Miserable Comforters – Gospel in Life

Miserable Comforters

Tim Keller |  January 13, 2008

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  • Suffering
  • Hope
  • God's Love
Job 5:1-7; 6:1-10
RS 200-2


How do you bear suffering? How do you get through the inevitable suffering that will come to you?

The answer to that is comfort. In the book of Job, Job has three friends who show up and do an absolutely terrible job of comforting. Yet, even by looking at their terrible comfort, we’re going to learn something about the sources of comfort.

In this passage, let’s take a look at 1) the bad comfort, 2) the better comfort, and 3) the ultimate comfort.

The Story of Job

We all experience hard times, and the story of Job in the Bible gives us a real look at the questions that come up when we’re suffering. The two big questions we often ask are why is this happening and how can we get through it. Job’s story shows us that while comfort helps us get through tough times, it doesn’t take them away. Also, real comfort comes from sources beyond our close friends, as Job’s friends didn’t manage to make him feel better.

1. The not-so-great comfort

In the story, Eliphaz tries to comfort Job, but his approach is too simple. It fails to grasp the complexity of life and the Bible’s view of reality. The story points out that when helping someone who’s feeling down, both spiritual and physical aspects are important. It also challenges the idea that suffering is always because of our mistakes, using Joseph’s story as an example of suffering with a bigger purpose. The story stresses the need to approach others with truth and kindness, like Jesus did with Mary and Martha, showing that simply being there and showing empathy, rather than giving answers, is the best way to support someone in hard times.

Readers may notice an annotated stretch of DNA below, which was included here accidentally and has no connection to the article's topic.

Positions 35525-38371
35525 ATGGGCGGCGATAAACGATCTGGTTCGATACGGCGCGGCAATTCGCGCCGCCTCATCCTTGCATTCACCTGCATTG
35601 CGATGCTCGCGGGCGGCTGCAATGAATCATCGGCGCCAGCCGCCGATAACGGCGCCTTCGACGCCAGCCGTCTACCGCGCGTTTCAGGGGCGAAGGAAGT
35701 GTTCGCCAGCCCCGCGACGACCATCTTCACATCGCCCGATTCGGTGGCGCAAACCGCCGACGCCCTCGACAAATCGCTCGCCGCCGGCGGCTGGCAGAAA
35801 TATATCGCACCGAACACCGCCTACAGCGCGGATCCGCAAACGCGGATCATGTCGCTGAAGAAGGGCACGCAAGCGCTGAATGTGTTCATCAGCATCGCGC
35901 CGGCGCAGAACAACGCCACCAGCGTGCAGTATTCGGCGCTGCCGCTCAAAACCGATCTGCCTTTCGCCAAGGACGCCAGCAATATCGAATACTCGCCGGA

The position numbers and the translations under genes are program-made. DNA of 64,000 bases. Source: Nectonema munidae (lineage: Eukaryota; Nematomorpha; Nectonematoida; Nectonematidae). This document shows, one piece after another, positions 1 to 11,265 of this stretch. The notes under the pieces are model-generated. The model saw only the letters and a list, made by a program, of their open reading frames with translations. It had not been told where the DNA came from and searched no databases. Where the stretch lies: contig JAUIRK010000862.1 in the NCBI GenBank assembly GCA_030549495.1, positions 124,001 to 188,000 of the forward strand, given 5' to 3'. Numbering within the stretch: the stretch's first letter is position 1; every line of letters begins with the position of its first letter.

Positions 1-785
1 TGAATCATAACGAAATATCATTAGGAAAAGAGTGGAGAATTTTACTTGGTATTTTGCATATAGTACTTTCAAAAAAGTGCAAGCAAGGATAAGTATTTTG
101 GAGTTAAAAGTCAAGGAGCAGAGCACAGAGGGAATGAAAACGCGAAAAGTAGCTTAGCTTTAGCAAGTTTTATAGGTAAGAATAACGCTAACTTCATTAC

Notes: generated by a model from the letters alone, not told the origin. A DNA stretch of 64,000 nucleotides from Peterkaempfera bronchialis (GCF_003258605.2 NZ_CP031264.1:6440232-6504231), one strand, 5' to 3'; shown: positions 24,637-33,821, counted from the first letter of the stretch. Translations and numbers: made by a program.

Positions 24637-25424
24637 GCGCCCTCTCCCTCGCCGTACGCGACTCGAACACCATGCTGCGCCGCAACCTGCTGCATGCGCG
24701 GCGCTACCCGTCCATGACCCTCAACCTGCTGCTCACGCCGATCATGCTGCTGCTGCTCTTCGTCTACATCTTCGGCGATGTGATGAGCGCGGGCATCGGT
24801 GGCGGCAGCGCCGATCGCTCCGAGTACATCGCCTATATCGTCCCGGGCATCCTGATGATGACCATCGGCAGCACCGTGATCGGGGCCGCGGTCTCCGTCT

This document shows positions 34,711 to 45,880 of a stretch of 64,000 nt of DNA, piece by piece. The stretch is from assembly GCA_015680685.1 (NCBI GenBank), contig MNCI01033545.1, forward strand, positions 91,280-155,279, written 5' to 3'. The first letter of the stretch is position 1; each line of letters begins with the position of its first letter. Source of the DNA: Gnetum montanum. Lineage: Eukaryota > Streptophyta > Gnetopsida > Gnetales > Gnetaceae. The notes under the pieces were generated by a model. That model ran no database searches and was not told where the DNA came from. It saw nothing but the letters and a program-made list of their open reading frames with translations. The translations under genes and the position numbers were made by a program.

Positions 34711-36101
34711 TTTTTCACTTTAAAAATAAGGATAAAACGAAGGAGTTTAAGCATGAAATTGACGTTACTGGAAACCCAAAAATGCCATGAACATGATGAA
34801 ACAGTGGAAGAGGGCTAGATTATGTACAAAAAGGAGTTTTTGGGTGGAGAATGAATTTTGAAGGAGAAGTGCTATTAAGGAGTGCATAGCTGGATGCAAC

2. The better comfort

Job’s battle with suffering is marked by his honesty about his feelings and his determination to maintain his relationship with God, even when it feels like God is against him. Despite his pain, he rejects ending his own life, understanding that life is not his to take, and finds comfort in knowing that he has stayed true to God’s word. This faithfulness, along with his understanding of God’s love, helps him endure his suffering and trust in God’s plan.

3. The ultimate comfort

Job’s understanding of God’s love gives him temporary comfort during his suffering. But the real comfort comes from Jesus Christ, who was the only innocent person to suffer and who perfectly followed God’s law. This allows us to be seen as good even when we make mistakes. Jesus’ embodiment of truth, tears, and suffering assures us that He is there for us, helping us trust in God even when things don’t make sense.



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